8 Fun Christmas Classroom Activities

By Brenda Iasevoli

The countdown to the holiday break is on! Students getting antsy? Our fun Christmas classroom activities will keep them entertained while sharpening their reading, writing, and math skills. Challenge your class to conduct a survey on re-gifting and graph the results, update a classic Christmas poem and act it out, or research how Christmas is celebrated around the world.

The holiday season is also a great time to reflect on the importance of giving back and being kind to others. We’ve included Christmas ideas for school that prompt kids to undertake acts of kindness and to create a “wish list” for others. Take a look.

Christmas Classroom Ideas for School

Whether you’re teaching in person or remotely, these activities are sure to bring out students’ creativity, compassion, and kindness this holiday season.

1. Roll a Christmas Story

Challenge students to write a holiday tale using our “Roll a Christmas Story” activity sheet. Three rolls of a die determine the story’s main character, setting, and problem. Will the story be about a bossy reindeer at a classroom Christmas party who’s looking for Santa’s stolen sleigh? Or will it be about an angry elf in a huge toy store trying to save Christmas after all the toys vanish from Santa’s workshop? There are so many possible story lines!

Consider writing the story together as a class if you teach younger grades. Older students can partner up and take turns writing each line of the story. Finally, give students the choice of how they want to share their creations, whether it’s by:

  • Reading the story aloud to the class
  • Acting out the story
  • Putting on a puppet show (To make the puppets, they could simply draw the characters, cut them out, and glue a popsicle stick to the backs.)
  • Telling the story using a mixture of text and emojis

2. A Christmas Debate

Pose this debate question to your class: Is Christmas re-gifting okay? If you’re teaching in person, have students who answer “yes” stand on the left side of the room, and those who answer “no” on the right. “Undecided” students should stand in the middle. Invite students to explain their viewpoint. Students who are convinced by opposing arguments can change positions. Be sure to have them explain what convinced them. If you’re teaching online, pose the debate question using an online poll tool like Kahoot! As an extension, have students poll up to 20 people on the debate question and graph their results. Ask: Are your poll results similar to our class results? What might account for differences or similarities? Finally, challenge students to write an essay with one of the following titles: “4 Reasons Re-Gifting Is Great” or “4 Reasons Re-Gifting Is Unacceptable.”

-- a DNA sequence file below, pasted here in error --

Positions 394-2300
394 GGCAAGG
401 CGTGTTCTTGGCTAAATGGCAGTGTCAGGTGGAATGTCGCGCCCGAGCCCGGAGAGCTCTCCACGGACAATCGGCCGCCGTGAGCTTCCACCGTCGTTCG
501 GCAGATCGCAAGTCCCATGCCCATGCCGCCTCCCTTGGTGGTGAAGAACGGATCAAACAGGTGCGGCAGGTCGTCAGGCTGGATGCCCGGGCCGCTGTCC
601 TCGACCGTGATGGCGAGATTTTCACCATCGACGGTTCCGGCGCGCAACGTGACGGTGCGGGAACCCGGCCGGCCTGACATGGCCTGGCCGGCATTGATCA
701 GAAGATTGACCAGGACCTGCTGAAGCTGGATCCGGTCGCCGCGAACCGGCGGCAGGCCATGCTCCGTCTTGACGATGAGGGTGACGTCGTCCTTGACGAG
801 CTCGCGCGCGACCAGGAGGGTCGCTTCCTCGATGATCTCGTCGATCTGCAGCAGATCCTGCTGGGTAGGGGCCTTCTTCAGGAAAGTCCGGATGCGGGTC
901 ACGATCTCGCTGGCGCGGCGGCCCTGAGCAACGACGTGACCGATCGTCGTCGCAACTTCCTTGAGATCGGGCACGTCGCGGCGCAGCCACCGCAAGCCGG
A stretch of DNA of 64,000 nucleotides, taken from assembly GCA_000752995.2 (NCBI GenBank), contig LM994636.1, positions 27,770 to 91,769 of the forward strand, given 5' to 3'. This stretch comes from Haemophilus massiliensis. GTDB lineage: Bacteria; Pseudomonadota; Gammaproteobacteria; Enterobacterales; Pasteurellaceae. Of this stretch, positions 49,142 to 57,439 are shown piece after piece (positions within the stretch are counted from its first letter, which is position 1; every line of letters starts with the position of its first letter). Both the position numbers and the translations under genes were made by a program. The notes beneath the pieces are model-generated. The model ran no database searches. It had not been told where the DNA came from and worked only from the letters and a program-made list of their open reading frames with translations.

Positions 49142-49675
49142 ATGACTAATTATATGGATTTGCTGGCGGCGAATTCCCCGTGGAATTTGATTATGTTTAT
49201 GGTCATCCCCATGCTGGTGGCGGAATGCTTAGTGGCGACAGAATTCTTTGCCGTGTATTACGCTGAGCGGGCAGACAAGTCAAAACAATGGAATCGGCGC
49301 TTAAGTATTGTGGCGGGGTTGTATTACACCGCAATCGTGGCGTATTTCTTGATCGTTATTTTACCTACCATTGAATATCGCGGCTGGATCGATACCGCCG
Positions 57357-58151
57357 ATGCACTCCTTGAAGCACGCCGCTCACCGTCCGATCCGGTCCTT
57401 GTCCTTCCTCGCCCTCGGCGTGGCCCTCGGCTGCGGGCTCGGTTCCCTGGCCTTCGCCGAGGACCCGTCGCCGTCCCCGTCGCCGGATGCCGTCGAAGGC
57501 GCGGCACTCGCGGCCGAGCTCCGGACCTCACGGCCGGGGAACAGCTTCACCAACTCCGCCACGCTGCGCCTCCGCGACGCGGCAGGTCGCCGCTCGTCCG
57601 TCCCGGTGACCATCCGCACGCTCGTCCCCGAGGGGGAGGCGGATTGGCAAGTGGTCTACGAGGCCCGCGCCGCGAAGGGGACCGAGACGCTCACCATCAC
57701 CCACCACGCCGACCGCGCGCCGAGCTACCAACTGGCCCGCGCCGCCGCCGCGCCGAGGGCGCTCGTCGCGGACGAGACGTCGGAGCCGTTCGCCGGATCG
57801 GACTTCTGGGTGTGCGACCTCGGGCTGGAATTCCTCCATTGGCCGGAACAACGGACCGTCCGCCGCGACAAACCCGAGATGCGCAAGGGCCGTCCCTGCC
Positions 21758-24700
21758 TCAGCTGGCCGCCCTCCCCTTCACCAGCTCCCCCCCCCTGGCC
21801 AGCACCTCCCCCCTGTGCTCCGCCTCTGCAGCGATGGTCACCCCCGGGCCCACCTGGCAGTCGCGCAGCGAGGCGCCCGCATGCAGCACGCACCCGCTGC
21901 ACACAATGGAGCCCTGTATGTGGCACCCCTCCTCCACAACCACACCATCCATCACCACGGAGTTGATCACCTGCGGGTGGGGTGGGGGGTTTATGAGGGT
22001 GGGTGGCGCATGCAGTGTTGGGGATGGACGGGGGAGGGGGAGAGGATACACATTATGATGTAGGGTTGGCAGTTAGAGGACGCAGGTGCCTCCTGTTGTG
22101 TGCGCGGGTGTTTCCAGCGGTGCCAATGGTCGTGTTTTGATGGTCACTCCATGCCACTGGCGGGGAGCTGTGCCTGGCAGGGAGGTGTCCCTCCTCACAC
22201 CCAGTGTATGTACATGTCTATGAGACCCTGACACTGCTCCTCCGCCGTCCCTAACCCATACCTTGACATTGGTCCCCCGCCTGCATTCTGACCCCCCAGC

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3. Update a Christmas Classic

Challenge students to put a modern twist on the classic Christmas poem “‘Twas the Night Before Christmas.” First, read the poem aloud. Tell students to listen for details that are not familiar or popular today. Make a list of student responses (e.g., sugar plums, stockings, kerchief, cap, chimney, peddler, thistle, sash). Start a discussion:

  • In the story, the stockings hanging by the chimney are going to be filled with presents. Where do you think kids today expect to find presents on Christmas?
  • The children in the story were dreaming of sugar plums. What do you think kids today would be dreaming about on Christmas eve?
  • The mother in the story wears a “kerchief” and the father a “cap.” What might you expect modern characters to wear to bed?
  • The narrator likens Santa to a “peddler,” or someone who sells merchandise door to door. We don’t use the word “peddler” much anymore. What would you compare Santa to today?

After the discussion, have students write an updated version of the poem that describes Santa paying a visit to a modern home. Allow time for students to share their tales with the class by either reading them aloud or acting them out.